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 OJVM  Vol.9 No.12 , December 2019
Haematological and Serum Biochemistry Profile of Cockerels Experimentally Infected with Salmonella enterica Serovar Zega
Abstract: Salmonellosis is a serious medical and veterinary problem worldwide and causes great concern in the food and livestock industries, especially the poultry industry which occupies a prominent position in the provision of animal protein and accounts for about 25% of local meat production in Nigeria particularly and is identified as a disease of major economic importance causing low performance in poultry production. The study was carried out at the experimental animal farm, Faculty of Veterinary Medicine, University of Nigeria, Nsukka, Nigeria. One hundred (100) five-week old chickens obtained from the Poultry division of National Veterinary Research Institute, Vom, were used for the experiment. The birds were randomly assigned to 4 groups of 25 birds per group (A, B, C, D). Each bird in all the groups received 0.5 ml of PBS containing 1 × 108 cfu/ml of Salmonella enterica serovar Zega as follows: Group A was infected with Salmonella Zega intra-nasally (IN). Group B was infected with Salmonella Zega intra-peritonealy (IP). Group C was infected with Salmonella Zega orally (OR). Group D was the Uninfected control (CT). There was a significant change (p < 0.05) in the mean corpuscular volume (MCV) post-infection in all infected groups, however no statistical significant changes (p > 0.05) in the mean corpuscular haemoglobin (MCH) and mean corpuscular haemoglobin concentration (MCHC) in the infected groups compared across the different days post infection. There was significant increase (p < 0.05) in the mean aspartate transferase (AST) and mean alanine transferase (ALT) after infection in all the infected groups between day 7 and 10 post infection. There was also a marked increase (p < 0.05) in the mean serum total protein values in all infected groups following infection. The findings of this study showed that apart from Salmonella Pullorum and Salmonella Gallinarum that are known to cause pathology in birds Salmonella Zega which is none host specific for birds can also cause pathology in them. This is the first report in the study area to the best of our knowledge.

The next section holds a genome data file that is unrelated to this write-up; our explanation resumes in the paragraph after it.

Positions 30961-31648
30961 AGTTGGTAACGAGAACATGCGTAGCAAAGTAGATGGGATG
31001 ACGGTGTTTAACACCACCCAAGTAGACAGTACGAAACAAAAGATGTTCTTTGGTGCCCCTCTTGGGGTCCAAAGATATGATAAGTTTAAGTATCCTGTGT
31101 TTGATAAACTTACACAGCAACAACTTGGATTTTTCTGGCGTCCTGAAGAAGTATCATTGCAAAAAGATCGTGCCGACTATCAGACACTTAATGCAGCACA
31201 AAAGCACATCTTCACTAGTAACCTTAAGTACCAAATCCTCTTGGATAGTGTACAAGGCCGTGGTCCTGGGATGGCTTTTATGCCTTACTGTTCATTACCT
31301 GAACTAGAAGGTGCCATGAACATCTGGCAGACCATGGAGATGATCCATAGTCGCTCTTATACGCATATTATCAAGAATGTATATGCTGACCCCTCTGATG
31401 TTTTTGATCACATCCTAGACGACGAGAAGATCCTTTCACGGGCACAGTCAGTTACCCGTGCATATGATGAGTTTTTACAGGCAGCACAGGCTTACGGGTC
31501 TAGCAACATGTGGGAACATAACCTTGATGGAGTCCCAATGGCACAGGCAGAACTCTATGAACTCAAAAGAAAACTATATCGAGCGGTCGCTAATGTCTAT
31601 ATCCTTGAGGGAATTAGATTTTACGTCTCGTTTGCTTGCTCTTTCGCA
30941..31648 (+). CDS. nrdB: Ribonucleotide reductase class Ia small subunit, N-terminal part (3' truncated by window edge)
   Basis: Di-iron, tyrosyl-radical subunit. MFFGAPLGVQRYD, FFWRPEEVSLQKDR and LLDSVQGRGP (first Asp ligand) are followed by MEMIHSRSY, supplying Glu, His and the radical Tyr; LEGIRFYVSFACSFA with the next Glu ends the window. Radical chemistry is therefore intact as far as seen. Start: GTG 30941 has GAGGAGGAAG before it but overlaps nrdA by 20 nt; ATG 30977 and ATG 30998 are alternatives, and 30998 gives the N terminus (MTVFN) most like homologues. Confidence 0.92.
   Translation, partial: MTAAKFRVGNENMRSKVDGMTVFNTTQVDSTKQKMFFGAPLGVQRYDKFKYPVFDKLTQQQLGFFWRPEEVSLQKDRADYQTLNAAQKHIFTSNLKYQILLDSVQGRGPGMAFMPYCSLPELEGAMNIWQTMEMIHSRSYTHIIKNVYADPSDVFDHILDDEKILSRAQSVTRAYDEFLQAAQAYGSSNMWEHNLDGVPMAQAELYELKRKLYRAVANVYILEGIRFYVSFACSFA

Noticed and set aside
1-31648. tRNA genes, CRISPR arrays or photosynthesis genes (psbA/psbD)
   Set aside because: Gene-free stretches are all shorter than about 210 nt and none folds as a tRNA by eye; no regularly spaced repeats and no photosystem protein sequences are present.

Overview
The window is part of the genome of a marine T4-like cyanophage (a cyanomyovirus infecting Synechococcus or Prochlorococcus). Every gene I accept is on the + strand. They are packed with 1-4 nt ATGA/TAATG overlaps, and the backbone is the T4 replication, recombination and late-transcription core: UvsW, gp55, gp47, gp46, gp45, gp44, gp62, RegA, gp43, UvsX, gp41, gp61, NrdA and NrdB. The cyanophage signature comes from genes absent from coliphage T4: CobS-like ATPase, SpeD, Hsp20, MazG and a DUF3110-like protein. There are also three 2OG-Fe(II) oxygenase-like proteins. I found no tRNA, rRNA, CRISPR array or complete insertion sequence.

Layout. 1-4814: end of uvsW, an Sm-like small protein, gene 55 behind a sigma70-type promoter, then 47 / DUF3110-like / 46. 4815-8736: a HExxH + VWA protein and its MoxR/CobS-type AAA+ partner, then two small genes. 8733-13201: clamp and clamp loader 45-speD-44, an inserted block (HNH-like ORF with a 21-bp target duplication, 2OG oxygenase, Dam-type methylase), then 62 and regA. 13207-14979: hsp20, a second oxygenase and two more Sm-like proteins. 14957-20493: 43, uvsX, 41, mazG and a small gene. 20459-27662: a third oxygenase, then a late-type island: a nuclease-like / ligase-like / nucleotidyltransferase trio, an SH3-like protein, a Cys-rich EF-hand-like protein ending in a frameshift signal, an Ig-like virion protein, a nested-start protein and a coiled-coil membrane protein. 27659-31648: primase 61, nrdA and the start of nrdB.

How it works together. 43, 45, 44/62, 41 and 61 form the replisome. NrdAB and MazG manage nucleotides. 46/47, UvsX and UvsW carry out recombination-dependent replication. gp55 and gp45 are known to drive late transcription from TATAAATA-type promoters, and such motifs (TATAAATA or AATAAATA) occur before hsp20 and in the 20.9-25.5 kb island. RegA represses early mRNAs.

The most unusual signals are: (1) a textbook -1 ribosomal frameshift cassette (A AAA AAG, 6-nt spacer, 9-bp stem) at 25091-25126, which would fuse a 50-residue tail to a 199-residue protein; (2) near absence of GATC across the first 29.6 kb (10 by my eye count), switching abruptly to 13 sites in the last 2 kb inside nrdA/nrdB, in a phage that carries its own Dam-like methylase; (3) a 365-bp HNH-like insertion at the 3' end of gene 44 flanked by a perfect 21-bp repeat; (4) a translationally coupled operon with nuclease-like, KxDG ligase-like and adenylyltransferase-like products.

1. Introduction

In developing countries especially in Africa, poultry farming is a major source of livelihood [1]. Poultry occupies a prominent position in the provision of animal protein and accounts for about 25% of local meat production in Nigeria [2]. Nebiyu et al., [3] identified disease prevalence as one of the major factors that causes low performance in poultry production.

Salmonella infection is a serious medical and veterinary problem worldwide and causes great concern in the food industry [4]. In poultry, the infection is important both as a cause of clinical disease in poultry and as a source of food-borne contamination in humans [5]. Avian salmonellosis is one of the major disease challenges militating against poultry production in Nigeria. Host-adapted salmonellae Salmonella Pullorum and Salmonella Gallinarum are responsible for avian salmonellosis, a severe systemic disease characterised by somnolence, inappetence, weight loss and death [6], in spite of efforts at vaccination and medication. There are however other salmonella serotypes that have the capacity to infect and replicate in poultry, usually resident in the gastrointestinal tracts causing negligible or very mild signs of illness [7].